The Avastin storyline continues, with research showing once again that the drug (generic name: bevacizumab) can benefit women with triple-negative breast cancer (TNBC). Two studies, both focused on the use of Avastin in neoadjuvant—before surgery—chemotherapy, were published in the Jan. 26 edition of the New England Journal of Medicine.

The most intriguing research, from a TNBC perspective, was conducted in Germany on 1,948 women with an average tumor size of 4 centimeters (about 1.6 inches). All received neoadjuvant chemotherapy of docetaxel, epirubicin and cyclophosphamide. Some were randomly assigned to receive Avastin.

Pathological complete response (pCR) was increased in the 663 women with TNBC who were given the Avastin.

• The pCR of those with TNBC who were not given Avastin was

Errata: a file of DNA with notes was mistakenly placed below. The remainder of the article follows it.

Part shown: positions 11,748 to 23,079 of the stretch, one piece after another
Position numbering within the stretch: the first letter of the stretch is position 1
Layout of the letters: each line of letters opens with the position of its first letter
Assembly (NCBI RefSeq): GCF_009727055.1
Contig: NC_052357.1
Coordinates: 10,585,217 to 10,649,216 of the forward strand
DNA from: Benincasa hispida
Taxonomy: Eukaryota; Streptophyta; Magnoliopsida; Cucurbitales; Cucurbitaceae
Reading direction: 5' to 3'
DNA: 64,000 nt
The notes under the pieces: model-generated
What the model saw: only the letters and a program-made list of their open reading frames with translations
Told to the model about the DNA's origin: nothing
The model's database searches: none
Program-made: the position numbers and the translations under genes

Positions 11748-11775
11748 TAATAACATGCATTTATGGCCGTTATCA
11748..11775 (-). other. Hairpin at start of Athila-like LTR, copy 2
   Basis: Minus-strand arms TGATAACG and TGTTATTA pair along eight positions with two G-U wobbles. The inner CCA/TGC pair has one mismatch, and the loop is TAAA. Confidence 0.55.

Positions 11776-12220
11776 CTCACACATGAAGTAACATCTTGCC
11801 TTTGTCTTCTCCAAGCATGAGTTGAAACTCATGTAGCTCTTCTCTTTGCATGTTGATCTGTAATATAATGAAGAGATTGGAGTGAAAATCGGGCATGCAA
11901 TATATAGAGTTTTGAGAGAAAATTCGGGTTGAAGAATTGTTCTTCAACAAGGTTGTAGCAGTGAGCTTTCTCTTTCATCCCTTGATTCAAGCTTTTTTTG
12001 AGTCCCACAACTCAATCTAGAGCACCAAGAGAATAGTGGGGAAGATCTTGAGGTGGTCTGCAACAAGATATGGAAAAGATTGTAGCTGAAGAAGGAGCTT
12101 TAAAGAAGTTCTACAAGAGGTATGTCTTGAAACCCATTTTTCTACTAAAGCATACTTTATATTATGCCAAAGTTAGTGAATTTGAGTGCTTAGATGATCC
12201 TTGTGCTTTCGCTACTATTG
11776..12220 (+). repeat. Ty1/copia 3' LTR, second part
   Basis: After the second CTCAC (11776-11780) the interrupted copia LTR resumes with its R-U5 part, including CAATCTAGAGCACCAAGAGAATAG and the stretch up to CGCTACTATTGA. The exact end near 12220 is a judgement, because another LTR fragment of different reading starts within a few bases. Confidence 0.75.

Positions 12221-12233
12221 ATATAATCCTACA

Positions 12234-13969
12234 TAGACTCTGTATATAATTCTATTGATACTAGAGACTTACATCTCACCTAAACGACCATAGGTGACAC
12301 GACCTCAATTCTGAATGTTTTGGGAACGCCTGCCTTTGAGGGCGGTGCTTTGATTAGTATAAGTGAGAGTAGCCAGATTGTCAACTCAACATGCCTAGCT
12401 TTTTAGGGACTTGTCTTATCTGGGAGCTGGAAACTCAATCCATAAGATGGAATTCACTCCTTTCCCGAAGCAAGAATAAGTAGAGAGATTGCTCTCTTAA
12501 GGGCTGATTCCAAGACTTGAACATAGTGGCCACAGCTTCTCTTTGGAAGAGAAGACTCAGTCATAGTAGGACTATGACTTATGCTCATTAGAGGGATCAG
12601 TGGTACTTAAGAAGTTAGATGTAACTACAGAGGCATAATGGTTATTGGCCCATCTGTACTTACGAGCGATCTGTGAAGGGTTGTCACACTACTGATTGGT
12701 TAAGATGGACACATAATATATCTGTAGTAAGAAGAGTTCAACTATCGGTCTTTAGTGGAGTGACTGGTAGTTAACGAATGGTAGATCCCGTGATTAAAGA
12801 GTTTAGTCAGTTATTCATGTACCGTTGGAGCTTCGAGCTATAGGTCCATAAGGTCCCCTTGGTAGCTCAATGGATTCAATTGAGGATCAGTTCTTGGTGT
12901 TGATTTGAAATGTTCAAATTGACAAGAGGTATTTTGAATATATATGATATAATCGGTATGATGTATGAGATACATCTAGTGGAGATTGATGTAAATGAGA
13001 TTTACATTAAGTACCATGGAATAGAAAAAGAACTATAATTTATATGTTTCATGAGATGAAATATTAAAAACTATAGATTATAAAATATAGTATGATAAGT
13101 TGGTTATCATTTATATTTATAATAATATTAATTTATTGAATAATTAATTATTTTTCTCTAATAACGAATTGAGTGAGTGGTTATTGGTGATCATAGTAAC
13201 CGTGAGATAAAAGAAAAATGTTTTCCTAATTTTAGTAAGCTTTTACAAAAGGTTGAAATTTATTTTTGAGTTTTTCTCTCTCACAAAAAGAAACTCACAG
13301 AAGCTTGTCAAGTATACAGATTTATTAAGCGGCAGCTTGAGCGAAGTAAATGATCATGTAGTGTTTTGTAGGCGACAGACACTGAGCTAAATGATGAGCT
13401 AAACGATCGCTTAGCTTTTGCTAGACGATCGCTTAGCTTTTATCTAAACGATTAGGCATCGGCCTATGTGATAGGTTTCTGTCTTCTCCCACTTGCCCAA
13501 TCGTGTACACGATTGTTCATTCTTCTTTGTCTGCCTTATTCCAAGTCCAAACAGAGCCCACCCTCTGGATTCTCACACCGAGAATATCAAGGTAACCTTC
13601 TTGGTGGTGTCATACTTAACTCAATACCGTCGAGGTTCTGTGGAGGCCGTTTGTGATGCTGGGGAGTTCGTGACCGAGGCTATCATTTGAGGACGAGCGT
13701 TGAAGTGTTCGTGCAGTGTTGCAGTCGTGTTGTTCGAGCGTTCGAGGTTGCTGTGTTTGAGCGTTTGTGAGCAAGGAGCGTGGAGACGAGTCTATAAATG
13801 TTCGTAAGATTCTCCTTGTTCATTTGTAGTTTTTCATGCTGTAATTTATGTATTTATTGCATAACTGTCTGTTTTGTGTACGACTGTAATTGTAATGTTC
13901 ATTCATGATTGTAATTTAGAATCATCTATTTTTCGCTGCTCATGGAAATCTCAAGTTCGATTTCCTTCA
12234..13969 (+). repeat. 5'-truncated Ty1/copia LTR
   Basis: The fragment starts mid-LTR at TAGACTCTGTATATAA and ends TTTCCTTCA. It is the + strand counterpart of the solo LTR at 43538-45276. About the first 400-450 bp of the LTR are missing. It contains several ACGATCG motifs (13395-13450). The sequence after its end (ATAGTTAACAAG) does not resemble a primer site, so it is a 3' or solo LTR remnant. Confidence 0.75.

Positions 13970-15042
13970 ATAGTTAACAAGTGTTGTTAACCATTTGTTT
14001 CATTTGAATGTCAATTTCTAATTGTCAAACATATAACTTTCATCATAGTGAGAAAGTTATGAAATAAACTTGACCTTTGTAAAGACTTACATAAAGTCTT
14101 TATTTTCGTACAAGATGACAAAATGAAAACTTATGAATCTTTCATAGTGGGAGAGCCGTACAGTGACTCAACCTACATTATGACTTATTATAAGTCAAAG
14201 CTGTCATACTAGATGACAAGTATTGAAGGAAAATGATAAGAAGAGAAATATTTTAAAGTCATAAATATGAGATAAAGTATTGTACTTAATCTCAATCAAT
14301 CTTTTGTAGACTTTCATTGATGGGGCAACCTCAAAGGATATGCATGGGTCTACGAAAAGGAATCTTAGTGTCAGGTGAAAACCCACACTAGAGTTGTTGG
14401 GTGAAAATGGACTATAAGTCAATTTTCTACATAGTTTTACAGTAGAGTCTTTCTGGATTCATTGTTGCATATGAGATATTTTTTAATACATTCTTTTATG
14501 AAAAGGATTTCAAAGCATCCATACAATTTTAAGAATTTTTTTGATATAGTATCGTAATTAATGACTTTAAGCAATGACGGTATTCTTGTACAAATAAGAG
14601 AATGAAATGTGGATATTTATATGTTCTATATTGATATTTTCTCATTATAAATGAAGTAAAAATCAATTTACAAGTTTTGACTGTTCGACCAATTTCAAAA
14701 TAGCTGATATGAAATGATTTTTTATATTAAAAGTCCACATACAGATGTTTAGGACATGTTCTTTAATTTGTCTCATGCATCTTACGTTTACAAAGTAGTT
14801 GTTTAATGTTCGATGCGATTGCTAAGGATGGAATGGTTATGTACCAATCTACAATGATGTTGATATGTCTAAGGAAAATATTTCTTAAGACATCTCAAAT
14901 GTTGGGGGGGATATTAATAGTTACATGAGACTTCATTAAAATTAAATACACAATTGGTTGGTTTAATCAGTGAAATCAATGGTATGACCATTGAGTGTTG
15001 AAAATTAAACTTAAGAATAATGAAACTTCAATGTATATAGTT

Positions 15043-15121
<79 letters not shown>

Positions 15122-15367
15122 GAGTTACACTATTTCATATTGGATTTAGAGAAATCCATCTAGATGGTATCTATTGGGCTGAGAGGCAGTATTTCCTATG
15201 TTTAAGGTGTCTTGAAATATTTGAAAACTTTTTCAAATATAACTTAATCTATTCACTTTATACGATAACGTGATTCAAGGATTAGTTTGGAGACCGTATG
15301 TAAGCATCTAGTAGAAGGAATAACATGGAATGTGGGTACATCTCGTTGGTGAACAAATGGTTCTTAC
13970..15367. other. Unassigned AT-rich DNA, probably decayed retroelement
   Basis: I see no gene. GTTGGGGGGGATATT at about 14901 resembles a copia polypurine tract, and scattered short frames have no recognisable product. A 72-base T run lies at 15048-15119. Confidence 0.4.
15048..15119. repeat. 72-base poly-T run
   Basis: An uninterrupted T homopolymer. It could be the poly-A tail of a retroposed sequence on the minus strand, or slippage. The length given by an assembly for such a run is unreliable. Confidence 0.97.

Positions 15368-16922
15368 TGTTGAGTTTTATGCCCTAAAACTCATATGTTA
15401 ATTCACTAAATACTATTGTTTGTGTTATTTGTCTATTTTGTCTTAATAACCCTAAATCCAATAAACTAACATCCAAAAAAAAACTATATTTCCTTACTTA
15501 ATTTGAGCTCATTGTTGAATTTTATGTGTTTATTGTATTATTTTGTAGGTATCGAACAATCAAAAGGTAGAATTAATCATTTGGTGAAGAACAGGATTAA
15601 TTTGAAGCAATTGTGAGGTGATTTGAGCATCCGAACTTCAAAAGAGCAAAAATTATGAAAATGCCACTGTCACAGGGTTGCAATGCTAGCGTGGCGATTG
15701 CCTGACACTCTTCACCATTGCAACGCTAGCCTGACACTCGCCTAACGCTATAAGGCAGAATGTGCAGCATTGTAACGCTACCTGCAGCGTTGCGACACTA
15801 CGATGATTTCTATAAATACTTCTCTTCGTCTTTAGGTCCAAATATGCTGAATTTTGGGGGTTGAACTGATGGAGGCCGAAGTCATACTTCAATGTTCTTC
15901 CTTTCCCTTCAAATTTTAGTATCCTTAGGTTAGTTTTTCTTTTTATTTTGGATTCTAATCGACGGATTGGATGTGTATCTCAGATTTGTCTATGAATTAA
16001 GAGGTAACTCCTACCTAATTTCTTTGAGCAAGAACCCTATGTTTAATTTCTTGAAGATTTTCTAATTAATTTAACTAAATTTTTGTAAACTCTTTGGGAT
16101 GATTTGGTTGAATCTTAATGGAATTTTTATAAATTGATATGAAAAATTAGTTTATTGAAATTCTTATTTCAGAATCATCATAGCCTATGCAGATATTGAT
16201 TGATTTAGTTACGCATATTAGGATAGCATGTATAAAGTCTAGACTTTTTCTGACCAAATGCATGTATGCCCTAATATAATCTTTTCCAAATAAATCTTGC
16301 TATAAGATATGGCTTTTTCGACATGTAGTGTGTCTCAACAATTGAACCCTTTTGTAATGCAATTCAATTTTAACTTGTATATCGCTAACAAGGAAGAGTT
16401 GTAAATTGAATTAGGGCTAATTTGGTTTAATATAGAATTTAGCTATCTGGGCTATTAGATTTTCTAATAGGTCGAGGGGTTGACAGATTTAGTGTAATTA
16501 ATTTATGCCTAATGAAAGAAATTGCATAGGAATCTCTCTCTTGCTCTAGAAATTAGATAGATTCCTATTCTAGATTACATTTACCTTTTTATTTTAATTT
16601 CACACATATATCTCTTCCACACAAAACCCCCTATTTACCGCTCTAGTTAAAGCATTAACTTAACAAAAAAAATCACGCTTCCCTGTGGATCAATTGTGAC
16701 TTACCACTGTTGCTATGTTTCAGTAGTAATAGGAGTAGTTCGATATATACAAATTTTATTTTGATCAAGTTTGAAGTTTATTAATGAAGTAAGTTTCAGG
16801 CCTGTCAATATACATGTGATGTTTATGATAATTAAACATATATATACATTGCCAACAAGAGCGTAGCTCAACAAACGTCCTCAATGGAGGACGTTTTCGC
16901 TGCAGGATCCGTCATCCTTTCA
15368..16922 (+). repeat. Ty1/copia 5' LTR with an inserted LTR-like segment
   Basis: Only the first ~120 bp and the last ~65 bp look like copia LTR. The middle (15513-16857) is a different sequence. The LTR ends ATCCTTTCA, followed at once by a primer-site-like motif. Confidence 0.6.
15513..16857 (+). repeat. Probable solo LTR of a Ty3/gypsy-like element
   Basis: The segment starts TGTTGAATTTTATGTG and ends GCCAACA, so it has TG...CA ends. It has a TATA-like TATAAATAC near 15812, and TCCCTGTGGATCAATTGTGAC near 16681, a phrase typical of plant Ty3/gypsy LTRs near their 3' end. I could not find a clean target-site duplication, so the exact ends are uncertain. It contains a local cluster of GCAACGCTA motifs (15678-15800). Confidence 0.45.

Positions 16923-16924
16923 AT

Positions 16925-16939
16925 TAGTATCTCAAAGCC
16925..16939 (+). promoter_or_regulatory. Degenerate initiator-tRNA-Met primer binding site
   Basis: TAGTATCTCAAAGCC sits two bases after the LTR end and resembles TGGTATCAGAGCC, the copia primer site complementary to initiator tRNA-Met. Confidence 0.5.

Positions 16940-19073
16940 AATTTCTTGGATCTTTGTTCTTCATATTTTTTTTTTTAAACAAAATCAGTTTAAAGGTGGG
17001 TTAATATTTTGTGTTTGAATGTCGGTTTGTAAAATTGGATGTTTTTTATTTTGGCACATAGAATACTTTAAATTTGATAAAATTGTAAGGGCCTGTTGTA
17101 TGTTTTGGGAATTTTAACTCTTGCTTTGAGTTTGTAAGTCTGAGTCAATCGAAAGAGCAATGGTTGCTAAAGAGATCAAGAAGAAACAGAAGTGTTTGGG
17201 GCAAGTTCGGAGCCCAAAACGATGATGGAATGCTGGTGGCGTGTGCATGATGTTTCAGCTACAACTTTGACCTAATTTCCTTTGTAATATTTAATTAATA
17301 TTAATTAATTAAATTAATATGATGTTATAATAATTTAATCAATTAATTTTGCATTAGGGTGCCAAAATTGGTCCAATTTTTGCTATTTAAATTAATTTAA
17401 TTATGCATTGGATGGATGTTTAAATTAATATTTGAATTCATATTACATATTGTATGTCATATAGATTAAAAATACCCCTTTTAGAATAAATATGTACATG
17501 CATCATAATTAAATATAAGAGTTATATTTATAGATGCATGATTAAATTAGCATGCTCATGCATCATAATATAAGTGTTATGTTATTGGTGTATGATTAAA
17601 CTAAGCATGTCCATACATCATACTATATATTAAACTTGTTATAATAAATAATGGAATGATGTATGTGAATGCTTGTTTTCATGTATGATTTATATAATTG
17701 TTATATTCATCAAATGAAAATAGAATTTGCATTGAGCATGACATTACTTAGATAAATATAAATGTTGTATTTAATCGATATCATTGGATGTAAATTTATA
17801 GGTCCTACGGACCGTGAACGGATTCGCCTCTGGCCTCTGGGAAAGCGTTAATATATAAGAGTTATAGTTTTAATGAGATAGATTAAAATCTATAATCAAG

27.9 percent.

• The pCR of those with TNBC who were given Avastin was 39.3 percent.

Late last year, the Food and Drug Administration recently pulled its approval of the drug because they felt its effectiveness was not significant enough to justify its cause. BUT, the decision did not take into account the fact that Avastin has, in several studies, been shown to be effective for TNBC. The FDA looked at overall results; the fact that Avastin has not been shown to be effective for hormone-positive tumors (the most common kind) skewed the results. Women with TNBC did show a benefit, but because there were so few of them, the benefit appeared statistically insignificant.

That is, not all women benefit from the drug. But women with triple-negative breast cancer might. And previous research has focused on metastatic triple-negative breast cancer (disease that has spread to distant organs). The new studies were on non-metastatic disease.
Some recent articles about it have appeared in Medscape. and Medpage Today.

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